Apart from Shalom Aleichem, David Grossman has also been influenced and inspired by other authors. Some of the authors that have been a huge inspiration include Virginia Woolf, Thomas Mann, and Amos Oz.

The one book that changed his life has to be Bruno Shulz’s Cinnamon Shops. Once she was done reading it, he discovered that the author had been killed by the Nazis.

It was then that he felt that he needed to write a work that would be full of life and vitality, even if a fraction of Schulz’s life. With some great ambitions, he told his wife that he would be a writer writing novels that would quiver on the bookshelves.
Grossman published “Duel” his debut novel in 1982 and has since then become known for his ability to rub incidents, words, and ideas together and conjure the magic of storytelling.

He is now one of the most preeminent thinkers and novelists in Israel who has written everything from children’s literature to fiction and nonfiction.

Several of his works have been translated into more than two dozen languages and he has also won the Man Booker Prize.

David Grossman’s novel “A Horse Walks into a Bar” is set in a small city in Israel where a washed-out comedian named Dov Greenstein is working a small crowd.

Among the small audience is Avishai Lazar, a district court judge who Dov knew in his childhood. They all knew him as a scrawny and awkward boy that often went on all fours to confound the bullies in the neighborhood.
Gradually, as his routine teeters between hysteria and hilarity, he starts telling something of a memoir that takes his readers back to his childhood.

He tells a story of childhood terrors where he introduces his mother, a beautiful woman who survived the Holocaust but needs to be constantly monitored. His father is a strict striver and punishing man who does not understand his creative son.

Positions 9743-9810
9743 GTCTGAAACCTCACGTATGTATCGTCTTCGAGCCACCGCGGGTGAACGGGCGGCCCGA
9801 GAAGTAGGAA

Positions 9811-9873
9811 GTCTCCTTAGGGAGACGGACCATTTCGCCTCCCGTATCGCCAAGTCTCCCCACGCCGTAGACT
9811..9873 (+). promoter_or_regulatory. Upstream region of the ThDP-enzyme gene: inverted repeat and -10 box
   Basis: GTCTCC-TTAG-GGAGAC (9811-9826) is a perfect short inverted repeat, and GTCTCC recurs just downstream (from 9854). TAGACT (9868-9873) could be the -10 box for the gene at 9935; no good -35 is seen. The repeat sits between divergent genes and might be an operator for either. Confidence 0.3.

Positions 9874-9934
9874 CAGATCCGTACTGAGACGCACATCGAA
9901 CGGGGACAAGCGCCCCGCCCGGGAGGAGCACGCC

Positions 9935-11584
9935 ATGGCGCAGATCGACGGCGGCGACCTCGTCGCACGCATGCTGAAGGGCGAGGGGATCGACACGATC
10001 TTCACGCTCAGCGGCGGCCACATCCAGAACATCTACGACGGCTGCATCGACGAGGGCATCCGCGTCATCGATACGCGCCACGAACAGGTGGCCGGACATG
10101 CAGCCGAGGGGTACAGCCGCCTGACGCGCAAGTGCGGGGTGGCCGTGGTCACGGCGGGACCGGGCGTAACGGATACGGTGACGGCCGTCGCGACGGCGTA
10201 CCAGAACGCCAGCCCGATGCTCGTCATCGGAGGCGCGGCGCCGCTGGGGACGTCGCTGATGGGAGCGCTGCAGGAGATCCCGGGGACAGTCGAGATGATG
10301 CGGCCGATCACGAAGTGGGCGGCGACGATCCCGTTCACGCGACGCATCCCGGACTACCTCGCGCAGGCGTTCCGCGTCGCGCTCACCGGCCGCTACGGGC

He also tells of his week in military cam where he had an experience that would inform his life from then on. As he tells his story, Lazar the court justice wrestles with the part he played in the story of survival and loss.
Diving deep into how people deal with the battering from life and how this may trigger creative passions, Grossman pens a stunning and memorable work.

David Grossman’s novel “Someone to Run With” is plausible even if not very original story that is one of the author’s masterpieces.

The story highlights typical adolescent themes such as feeling marginalized, abandoned, drugs, and having the desire to be marginalized.

The lead is Assaf, a somewhat childish and tender teenager who has some secret hobbies and finds it difficult to express his emotions.

Alongside Assaf is a mysterious and closed-off teenager named Tamar who has rejected the world and has few human relationships.

On the other hand is Shay, a girl who has found extreme negation using drugs around which she develops a strange complex of behavior.

It makes for a very difficult story as the three characters interact. Nonetheless, Grossman is an excellent storyteller as he investigates and showcases the difficult themes and explores the blind hope of his characters.

David Grossman’s work “To the End of the Land” is the story of an Israeli mother in her forties named Ora.
She was just about to welcome back her son from military service when he is called up to go join a major offensive on the front.

In a feat of magical thinking and preemptive grief, she sets out to Galillee for a hike and does not tell anyone where she has gone.

She has recently separated from Ilan her husband and on this hike, she takes along Avram her former lover and the family’s former best friend. The man was for a time a brilliant artistic spirit who was in the army with her husband in their early twenties.
Their lives had forever changed when they drew lots to determine which of them would get a few days’ leave on offer from the military brass.

Unfortunately, Avram lost and was sent to fight the Yom Kippur War in Egypt where he had to suffer brutal torture as a prisoner of war. When he came back he had become a virtual hermit until he got the offer of going on a spiritual hike with Ora.